Grace and surrender

Bottom Line Forgiveness

“Every second of the search is an encounter with God.” The Alchemist

Our experience of Maine, is still indescribable. It was a dream we held on to for ten years, and really Tim held on to it because I tend to be the one in our relationship who gives up quickly at first. he’s stubborn so proceeded with planning and then I realized that it wasn’t as impossible as I first thought, so let go And just went with it and embraced the fun. that’s how it went, the first three days I was a little timid and reserved at the thoughts of driving around the entire east coast of Maine but then it dawned on me as the sun rose over the ocean that I was seeing the beauty of Maine from a jeep window, with my dearest and most faithful human friend at the wheel.

And then…the dreams. I read a remarkable fiction book, The Alchemist, in a week which is rare for me, not because I don’t read, but because I’m always reading and never let myself enjoy fiction because I’m always trying to better something, someone, namely myself, and so I stay away from a genre that I love because I, “don’t have time for fiction.” I dreamt in detail while we were there. Which, again is something that doesn’t happen often for me now, but there I dreamt in detail. And I’m sentimental and believe God speaks in dreams. I had dreams at night, and we shared dreams during the day with our eyes open, together.

As we came down from our high, the view was breathtaking both times, going up and coming down, but as we were headed home and the travesty of the shootings, and the politics, and the senseless murders of officers and children, and human beings my heart sank. Reality hit. And just like any good honeymoon the rubber met the road…We were back in the face of hurt, our whole human race is neck deep in sorrow. The vantage point of a hike up Cadillac Mountain from Acadia made me feel so small, and in  a sense largely free from the burdens that surround me, and us humans everyday. Seeing the world 1500 feet up put my sense of self in perspective, as well as the pain I see and sometimes feel everyday. Who has time to feel grief and sadness when one can look out and see the ocean crashing on cliffs?

What we took away from our experience of Maine, and what I’ve taken away from ten years of marriage is that trust and forgiveness do not come easy. Love, is not free. It’s costly. Loving my husband and learning to let him love me in return has been the most costly experience i’ve ever invested in. And I’ve not invested in it at times with eager willingness. He’s no saint either. That’s the beauty of the sacrament of marriage, broken people in a broken world choosing to embrace one another with and through the gift of Holy Spirit interceding for us, forgiving for us. And come what may, our marriage has made me a stronger human being, because I get a glimpse of my weakness everyday. I’m painfully aware nearly every day, of something that need I forgiveness for. Just this morning I blasted him with a text over my fit bit charger, which…needless to say had nothing to do with him. But he is usually the first target if I’m in a rage.  We’ve come to understand that life and learning to love is a messy costly process…discarding my judgmental perceptions of myself and others, namely Timothy (and lots of others) has become crucial in learning to try again, in learning to live, and not give up hope. The sacred space of marriage has been exactly what I needed to learn the fine art of “quick forgiveness.” I’m still pretty slow…but I’m faster than I was ten years ago. And the one I end up having to forgive the most is myself.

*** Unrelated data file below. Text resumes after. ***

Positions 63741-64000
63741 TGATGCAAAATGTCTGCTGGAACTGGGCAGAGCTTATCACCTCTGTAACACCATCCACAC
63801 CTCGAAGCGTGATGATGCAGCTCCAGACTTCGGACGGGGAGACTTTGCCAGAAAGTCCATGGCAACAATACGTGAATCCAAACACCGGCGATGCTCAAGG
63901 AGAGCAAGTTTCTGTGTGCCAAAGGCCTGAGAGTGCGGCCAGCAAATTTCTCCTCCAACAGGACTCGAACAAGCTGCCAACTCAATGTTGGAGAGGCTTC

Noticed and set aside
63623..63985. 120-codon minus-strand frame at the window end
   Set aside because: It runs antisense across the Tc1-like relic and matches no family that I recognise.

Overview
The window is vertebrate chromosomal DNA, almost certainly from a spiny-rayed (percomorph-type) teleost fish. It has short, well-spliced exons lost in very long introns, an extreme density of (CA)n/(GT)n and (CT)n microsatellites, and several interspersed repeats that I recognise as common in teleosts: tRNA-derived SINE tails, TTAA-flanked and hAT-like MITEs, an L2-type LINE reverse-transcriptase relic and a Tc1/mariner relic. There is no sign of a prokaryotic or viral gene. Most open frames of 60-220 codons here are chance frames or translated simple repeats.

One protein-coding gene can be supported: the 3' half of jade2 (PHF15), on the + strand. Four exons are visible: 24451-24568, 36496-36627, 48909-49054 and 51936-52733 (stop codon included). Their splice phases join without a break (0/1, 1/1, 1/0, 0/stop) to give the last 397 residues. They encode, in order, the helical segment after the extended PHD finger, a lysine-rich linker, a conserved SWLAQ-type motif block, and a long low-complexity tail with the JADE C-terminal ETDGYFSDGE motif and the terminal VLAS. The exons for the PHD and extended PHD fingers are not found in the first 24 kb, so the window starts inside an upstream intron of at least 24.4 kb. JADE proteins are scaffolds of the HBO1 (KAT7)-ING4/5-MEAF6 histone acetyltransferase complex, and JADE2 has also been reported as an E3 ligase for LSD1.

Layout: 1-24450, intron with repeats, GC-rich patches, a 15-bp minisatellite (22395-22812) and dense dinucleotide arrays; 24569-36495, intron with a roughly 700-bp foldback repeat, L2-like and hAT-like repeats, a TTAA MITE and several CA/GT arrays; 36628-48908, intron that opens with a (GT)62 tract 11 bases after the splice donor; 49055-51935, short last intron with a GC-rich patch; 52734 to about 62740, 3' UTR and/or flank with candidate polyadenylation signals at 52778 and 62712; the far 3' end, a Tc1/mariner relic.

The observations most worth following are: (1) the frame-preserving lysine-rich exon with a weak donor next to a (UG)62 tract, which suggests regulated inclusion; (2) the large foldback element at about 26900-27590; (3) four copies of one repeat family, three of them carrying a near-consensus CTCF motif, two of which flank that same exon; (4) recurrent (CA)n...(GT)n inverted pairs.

The bottom line to all this talk of honeymoons, mountains, and swimming in sorrows either marital or collectively as a human, is that God loves us, as is. The world & the ENEMY of our souls would have us believe everyday that to be loved we must perform, scheme, and strive but God is love, and He has called us BELOVED from the beginning. When we know that, as our identity, and that as the identity of others, our spouses, children, neighbors, police officers, and hurting others…there become no others and we begin to understand we can and we should embrace the art of quick turnovers, forgiveness.

Psalm 103:13-14 As a Father has compassion on his children so the Lord has compassion on those who fear him; for he knows how we are formed.

And if perhaps you are like me and need a reminder of how to fear the Lord, how to respect the mystery of who God really is, how to be silenced by the unknown, get underneath a midnight sky and a full moon, hike a mountain, hold the hand of a child, or look a suffering human in the eyes…these encounters can help remind us of our resemblance to dust…

 

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